For Diane who finally rests in peace, May 18, 2000—written in Moore’s Way
Recovery Center at 23 Duncan Street, Gloucester**
I’m looking at her room now. She was disappeared
by something, none of us knows what it was. Some
think it was her disease. Others
think different. I’m looking at her room. The shades
are drawn, her door is locked. No one can see
in. I’m looking at the ocean from the balcony
next to her room. The sound of seagulls. A man walks
on the pier. Fishing boats at anchor. An island with
grass, a few small trees. This is the view from her room.
I’m looking at her room now. Thinking of her. I hardly
knew her. Saw her once at an NA meeting. I remember
even though it was months ago. I was quite taken
by her. I was about to ask for her phone number yet I decided
to wait for another time. When I get a sudden impulse
to do something, I’ve conditioned myself to wait. I acted
on impulse for over three decades, never hesitated to take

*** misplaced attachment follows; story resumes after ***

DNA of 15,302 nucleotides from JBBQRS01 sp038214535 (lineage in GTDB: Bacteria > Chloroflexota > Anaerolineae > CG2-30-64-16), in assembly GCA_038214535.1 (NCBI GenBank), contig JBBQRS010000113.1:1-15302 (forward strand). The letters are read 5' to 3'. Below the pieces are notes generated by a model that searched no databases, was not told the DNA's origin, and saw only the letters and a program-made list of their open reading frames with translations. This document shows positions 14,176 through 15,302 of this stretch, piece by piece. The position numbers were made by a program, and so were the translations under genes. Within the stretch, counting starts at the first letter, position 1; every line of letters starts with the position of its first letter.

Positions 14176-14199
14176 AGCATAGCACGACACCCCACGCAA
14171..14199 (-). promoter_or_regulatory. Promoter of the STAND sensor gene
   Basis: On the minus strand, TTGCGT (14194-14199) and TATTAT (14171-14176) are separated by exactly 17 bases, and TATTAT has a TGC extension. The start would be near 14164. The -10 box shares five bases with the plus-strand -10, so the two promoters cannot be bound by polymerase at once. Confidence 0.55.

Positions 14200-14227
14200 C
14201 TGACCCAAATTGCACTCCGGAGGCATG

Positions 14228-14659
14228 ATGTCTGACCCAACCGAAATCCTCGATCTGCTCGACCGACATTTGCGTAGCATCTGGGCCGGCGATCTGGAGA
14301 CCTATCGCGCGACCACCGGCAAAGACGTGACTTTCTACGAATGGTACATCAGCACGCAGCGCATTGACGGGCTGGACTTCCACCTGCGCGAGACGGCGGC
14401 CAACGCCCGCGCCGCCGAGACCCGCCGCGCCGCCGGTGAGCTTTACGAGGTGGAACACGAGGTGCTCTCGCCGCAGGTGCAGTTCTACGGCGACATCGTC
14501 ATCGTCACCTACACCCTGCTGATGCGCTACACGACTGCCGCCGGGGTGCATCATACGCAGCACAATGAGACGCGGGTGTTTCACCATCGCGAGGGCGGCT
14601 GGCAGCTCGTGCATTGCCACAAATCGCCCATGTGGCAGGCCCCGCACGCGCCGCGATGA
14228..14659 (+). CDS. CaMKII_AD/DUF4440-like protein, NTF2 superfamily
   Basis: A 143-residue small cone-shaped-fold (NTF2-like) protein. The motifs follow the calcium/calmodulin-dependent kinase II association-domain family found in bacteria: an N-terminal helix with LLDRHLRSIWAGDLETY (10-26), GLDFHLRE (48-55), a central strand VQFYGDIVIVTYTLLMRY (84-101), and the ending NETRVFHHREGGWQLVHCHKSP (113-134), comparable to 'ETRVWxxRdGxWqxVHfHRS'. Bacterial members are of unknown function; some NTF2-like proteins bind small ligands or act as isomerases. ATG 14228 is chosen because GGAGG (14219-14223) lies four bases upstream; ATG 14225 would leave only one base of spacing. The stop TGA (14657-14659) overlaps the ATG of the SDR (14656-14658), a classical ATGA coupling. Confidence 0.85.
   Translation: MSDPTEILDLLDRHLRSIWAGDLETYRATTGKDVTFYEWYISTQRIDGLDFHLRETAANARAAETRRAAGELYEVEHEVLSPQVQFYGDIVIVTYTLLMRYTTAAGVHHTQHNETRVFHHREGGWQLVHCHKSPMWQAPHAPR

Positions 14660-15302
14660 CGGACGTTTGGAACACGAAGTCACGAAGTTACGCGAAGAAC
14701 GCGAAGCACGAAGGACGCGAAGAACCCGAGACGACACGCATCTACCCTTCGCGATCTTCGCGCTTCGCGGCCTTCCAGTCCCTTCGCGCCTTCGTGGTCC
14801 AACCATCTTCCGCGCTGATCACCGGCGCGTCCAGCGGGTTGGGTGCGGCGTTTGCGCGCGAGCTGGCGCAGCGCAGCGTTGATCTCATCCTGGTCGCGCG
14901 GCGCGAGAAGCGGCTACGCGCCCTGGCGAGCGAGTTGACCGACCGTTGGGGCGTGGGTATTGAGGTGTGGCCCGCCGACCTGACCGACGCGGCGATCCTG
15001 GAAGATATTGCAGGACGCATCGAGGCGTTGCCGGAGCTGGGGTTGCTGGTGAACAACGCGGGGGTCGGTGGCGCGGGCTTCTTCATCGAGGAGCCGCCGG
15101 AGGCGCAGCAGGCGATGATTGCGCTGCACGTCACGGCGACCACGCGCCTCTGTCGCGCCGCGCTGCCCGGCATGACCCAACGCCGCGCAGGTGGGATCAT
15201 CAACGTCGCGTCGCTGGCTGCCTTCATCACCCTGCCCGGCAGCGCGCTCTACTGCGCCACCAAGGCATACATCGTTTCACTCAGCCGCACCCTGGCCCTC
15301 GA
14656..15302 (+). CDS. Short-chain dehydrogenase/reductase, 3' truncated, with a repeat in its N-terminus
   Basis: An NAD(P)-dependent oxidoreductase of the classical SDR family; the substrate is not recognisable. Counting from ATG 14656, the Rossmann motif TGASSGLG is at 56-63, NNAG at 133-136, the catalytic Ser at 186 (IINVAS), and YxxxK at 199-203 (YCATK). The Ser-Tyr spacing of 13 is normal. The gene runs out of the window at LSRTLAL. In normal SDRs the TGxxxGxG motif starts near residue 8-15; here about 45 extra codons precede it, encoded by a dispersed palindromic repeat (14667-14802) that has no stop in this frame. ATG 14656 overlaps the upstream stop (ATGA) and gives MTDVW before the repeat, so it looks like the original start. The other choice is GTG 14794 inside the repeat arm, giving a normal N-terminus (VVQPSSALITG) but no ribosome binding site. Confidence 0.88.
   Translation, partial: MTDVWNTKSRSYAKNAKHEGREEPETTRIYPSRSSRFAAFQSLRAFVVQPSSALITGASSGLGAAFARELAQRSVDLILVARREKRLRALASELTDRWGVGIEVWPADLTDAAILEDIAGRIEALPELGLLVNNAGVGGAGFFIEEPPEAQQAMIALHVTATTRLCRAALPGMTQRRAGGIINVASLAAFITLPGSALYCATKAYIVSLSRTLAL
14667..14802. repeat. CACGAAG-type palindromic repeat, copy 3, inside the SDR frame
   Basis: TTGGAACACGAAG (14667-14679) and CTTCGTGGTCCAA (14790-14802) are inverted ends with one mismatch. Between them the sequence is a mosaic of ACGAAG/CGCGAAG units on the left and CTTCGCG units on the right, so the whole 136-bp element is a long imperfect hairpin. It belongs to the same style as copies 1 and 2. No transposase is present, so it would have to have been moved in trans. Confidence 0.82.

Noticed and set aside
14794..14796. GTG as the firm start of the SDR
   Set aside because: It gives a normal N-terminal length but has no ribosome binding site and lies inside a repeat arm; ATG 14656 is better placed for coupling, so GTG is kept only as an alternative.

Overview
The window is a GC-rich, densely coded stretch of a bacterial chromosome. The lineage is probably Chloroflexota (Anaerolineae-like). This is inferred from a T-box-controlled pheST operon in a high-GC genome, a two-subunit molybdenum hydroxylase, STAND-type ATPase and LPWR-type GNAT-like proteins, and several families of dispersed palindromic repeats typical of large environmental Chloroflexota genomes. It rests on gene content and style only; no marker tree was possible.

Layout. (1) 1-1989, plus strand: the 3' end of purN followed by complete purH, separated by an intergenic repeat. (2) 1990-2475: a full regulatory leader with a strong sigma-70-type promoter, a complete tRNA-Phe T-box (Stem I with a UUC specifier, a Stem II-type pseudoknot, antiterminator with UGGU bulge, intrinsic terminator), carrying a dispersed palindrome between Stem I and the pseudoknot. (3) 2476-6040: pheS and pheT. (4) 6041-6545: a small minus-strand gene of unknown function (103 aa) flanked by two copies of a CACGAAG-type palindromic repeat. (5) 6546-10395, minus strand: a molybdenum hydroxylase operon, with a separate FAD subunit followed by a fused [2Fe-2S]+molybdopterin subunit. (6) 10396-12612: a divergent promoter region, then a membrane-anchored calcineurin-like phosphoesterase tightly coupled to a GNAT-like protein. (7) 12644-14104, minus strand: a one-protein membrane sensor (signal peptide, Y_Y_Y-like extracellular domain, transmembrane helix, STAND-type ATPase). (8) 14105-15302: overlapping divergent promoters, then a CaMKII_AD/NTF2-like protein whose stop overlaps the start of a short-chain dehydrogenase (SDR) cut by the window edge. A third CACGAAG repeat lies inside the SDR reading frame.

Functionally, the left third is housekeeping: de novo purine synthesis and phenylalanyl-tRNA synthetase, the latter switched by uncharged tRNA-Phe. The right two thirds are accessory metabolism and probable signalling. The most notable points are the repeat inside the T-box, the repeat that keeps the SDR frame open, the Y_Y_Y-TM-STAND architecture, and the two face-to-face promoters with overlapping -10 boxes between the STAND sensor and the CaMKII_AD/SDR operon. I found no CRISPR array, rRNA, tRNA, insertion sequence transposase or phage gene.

that first shot of heroin. I’m looking at her room.
It is still empty. She has been disappeared for a week.
Her car was left behind. Did I say she walked
with a limp and used a crutch? The crutch was
left in her car. She had a favorite pair of shoes. One shoe
was still here, the other is missing, like her. What God
turned it’s back for a second, busy somewhere else, when
she was taken? I am looking at her room now, wondering
what it was. What was it that came up behind her, beside
her, maybe inside her and took her out? There are many
of us here. Waiting and praying. When I think
of her I think of baseball, laughter, long brown
hair, the twinkling of a smile. I never really
knew her, just watched her walk, said hello, smiled
when she smiled at me. I’m looking at her
room now, a prayer resting on my tongue.
For me she was a light walking,
walking around Moore’s Way, something I could
believe. Everyone here is like that. I’m looking
at her room now, looking for the light, waiting
for her to reappear, say it was just an accident, a
lapse of faith, but everything is all right now, I’m
not disappeared now.
I’m still looking at her room. She hasn’t come home yet.
**When the staff at Moore’s Way opened her room, they found her body— her spirit had flown.**